In the search for better electric-car batteries, lots of lab research has to happen before anything can be announced.
Today, a company called Power Japan Plus came out of stealth mode to unveil a new battery chemistry, with both electrodes–anode and cathode–made of carbon.
The new cell, known as the Ryden Dual-Carbon Battery, promises energy density equal to today’s lithium-ion cells, but with less capacity loss over time and far greater safety.
Same energy, longer life, safer, recyclable
It is also almost entirely recyclable, with less energy input over its lifetime–and none of the rare or heavy metals required in various lithium-ion cell chemistries.
Dual-carbon cells have been described in theory since at least 1978, but years of development were required to make them reliable, cost-effective, and suitable for mass production in high volumes, Power Japan Plus CEO Dou Kani told Green Car Reports.
The breakthroughs in chemistry were achieved by chief technology officer Kaname Takeya and Dr. Tatsumi Ishihara of Kyushu University in Fukuoka, Japan, which partnered with the company to develop the cell for commercial applications.
While they cannot provide details due to multiple pending patents, Takeya said that the chemistry requires specific and proprietary changes to the nanostructure of the carbon crystals.
While Power Japan cannot disclose its first customer today, CEO Kani said, it will announce a partner in August, that will build battery packs and add a battery-management system.
What electric cars need to succeed?
The company isn’t holding back the hyperbole.
“The Ryden dual-carbon battery is the energy storage breakthrough needed,” said CEO Kani, “to bring green technology like electric vehicles to [the] mass market.”
With energy density comparable to lithium-ion, the company claims that its Ryden dual-carbon chemistry can both recharge up to 20 times as fast and deliver more than 4 Volts of power from a single cell.
In testing, the cell has completed more than 3,000 charge/discharge cycles with virtually no performance degradation, meaning that it could conceivably last the lifetime of a car.
Power Japan says a Ryden cell barely heats up during charge and discharge–it “experiences minimal thermal change”–vastly reducing the risk of thermal runaway that can lead to explosion and fires.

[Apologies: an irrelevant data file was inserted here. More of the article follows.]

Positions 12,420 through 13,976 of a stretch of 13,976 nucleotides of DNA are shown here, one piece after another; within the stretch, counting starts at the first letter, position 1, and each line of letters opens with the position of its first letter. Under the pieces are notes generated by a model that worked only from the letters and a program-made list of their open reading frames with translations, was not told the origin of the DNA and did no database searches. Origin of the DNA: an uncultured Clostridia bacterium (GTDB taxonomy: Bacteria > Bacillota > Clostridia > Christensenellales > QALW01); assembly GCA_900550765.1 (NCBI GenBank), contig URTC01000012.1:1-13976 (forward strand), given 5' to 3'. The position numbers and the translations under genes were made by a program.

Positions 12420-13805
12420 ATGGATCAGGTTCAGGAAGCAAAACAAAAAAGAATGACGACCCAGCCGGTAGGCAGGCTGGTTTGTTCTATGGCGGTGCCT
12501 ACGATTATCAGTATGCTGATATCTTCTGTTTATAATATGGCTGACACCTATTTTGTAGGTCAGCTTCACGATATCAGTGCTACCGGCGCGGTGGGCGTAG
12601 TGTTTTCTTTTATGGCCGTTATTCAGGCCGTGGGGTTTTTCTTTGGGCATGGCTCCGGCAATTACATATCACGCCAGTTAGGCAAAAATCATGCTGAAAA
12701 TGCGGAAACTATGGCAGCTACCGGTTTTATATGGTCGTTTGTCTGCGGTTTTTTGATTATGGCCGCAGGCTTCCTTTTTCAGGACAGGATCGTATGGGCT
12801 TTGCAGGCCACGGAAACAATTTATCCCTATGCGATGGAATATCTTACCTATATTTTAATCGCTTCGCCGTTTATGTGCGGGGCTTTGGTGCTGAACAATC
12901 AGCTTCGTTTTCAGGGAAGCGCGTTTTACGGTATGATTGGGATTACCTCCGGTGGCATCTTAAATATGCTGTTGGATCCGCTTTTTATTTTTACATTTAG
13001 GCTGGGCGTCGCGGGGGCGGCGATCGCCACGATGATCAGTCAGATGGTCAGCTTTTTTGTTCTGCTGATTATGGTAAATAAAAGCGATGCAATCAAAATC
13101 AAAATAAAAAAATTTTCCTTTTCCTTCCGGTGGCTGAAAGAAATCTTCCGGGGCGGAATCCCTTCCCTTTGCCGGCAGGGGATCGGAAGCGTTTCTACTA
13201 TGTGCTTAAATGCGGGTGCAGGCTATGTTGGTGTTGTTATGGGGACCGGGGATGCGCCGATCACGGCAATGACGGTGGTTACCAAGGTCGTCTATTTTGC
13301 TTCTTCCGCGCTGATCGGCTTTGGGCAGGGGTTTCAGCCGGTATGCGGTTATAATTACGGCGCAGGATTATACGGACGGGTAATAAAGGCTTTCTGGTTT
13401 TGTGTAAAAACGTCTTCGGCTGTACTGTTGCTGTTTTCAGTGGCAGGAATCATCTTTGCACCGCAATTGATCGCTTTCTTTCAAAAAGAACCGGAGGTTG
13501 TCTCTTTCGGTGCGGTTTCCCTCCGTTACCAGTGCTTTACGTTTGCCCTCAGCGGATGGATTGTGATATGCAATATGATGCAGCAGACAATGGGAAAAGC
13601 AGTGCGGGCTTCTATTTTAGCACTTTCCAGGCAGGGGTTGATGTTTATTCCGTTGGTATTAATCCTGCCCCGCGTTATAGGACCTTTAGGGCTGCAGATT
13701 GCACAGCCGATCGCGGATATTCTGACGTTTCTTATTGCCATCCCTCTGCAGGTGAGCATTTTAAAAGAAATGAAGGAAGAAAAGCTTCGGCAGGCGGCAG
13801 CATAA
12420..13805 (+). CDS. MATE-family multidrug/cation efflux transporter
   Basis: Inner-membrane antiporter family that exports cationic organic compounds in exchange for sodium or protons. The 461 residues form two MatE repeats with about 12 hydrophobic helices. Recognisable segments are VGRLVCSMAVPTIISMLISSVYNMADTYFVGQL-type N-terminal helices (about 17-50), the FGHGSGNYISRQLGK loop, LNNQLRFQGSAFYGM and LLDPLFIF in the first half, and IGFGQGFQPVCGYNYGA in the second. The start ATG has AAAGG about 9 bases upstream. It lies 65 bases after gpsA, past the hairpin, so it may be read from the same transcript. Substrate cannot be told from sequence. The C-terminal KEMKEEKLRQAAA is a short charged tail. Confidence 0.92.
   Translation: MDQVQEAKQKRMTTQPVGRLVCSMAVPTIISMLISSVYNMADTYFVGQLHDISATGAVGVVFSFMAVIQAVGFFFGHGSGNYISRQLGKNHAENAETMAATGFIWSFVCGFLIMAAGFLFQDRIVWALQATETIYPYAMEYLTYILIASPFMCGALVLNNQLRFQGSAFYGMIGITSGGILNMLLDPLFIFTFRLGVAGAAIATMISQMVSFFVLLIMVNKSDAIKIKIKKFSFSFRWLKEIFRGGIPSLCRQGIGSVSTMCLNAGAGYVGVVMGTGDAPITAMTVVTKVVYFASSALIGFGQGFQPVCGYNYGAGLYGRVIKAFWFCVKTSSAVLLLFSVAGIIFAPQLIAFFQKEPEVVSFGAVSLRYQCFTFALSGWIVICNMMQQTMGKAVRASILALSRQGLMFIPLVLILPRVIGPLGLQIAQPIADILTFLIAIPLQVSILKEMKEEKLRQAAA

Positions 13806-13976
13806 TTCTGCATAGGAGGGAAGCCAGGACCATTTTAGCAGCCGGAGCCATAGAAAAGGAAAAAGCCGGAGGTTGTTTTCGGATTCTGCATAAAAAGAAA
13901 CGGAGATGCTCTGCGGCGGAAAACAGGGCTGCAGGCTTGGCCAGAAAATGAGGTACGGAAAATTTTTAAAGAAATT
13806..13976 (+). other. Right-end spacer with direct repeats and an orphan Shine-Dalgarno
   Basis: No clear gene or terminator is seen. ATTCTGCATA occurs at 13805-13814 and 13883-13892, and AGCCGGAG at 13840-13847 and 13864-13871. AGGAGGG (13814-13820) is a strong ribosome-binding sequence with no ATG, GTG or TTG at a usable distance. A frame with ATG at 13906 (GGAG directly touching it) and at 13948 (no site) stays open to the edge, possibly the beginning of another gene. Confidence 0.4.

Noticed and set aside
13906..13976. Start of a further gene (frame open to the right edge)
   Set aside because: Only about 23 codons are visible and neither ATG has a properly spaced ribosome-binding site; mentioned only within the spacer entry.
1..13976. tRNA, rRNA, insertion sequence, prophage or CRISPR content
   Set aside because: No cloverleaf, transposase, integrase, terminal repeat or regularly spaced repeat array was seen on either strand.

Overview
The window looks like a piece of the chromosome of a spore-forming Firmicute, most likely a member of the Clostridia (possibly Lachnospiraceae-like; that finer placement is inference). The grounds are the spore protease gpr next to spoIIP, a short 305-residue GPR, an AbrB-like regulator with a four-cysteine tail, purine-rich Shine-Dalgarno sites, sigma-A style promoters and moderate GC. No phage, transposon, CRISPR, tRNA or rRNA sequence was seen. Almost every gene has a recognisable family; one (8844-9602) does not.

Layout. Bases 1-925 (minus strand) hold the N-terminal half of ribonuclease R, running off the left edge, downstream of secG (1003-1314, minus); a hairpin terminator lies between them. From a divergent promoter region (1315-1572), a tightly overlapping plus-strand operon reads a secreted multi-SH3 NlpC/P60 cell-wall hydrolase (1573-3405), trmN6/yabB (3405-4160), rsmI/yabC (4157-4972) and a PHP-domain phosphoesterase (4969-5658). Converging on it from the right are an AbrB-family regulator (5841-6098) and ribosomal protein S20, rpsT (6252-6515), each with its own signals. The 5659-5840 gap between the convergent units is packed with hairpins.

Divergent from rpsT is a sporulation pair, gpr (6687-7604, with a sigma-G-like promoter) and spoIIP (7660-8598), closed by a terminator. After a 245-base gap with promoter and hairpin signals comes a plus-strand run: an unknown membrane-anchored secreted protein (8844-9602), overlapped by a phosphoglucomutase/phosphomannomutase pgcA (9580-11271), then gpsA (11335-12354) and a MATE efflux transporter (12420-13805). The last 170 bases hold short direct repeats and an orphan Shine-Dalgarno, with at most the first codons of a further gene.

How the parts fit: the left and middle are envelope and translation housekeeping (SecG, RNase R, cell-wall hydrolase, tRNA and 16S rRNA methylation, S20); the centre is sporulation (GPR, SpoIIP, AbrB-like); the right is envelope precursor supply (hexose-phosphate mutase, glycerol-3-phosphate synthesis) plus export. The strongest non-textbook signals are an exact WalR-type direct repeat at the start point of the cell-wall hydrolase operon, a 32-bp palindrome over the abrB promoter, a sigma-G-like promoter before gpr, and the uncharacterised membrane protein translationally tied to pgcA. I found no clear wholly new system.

In other words, an electric car’s battery would hold its full energy over 10 years or more, and could be discharged right down to 0 percent of capacity without damage.
New chemistry, same production process
And equally important for practicality, the new dual-carbon anode and cathode can both be produced by existing cell manufacturing processes–and require essentially just a single material as input: carbon.
That reduces the number of materials that must be procured for the supply chain, simplifying the entire production process.
Power Japan Plus says it will start production of Ryden cells in the 18650 “commodity cell” format later this year at its small production facility in Okinawa, Japan.
Those cells will be intended for low-volume specialty markets, including satellite and medical-device energy storage–in volumes of 500 to 5,000 cells per month.
For higher-volume production intended for other markets–including plug-in electric cars–the company will license its technology and consult with existing battery makers to enable them to produce the anode and cathode materials in their own facilities.
The next announcement will be a partnership with a “world-renowned company” in the auto racing field, which will build packs and complete battery systems, test them, and offer them in the market.
Also: organic carbon?
Separate from the announcement of the Ryden battery, Power Japan Plus is also working on a new form of carbon that is entirely organic.
The material, known as Carbon Complex, which is made using naturally-grown organic cotton that is then processed using special techniques to control the size of the carbon crystals formed during production.
Early test cells are not produced with the organic carbon, but the company’s goal is to create a battery cell that is not only competitive with today’s lithium-ion cells but uses entirely organic input materials that can be fully recycled at the end of their life.
Meanwhile, Power Japan Plus–which has been internally funded until now–is seeking its first investments of private funds.
And, we suspect, car companies all over the globe will already be making plans to acquire some of the earliest Ryden dual-carbon cells to see if they hold up to the company’s claims under independent testing.
Lithium-ion cells are likely to remain the default battery chemistry for electric cars at least through the end of the decade.
But the Power Japan Plus announcement–along with other potentially promising advances in lithium-air cells and other advanced chemistries–show the vital importance of battery technology to the future of transportation.
This story originally appeared on www.greencarreports.com.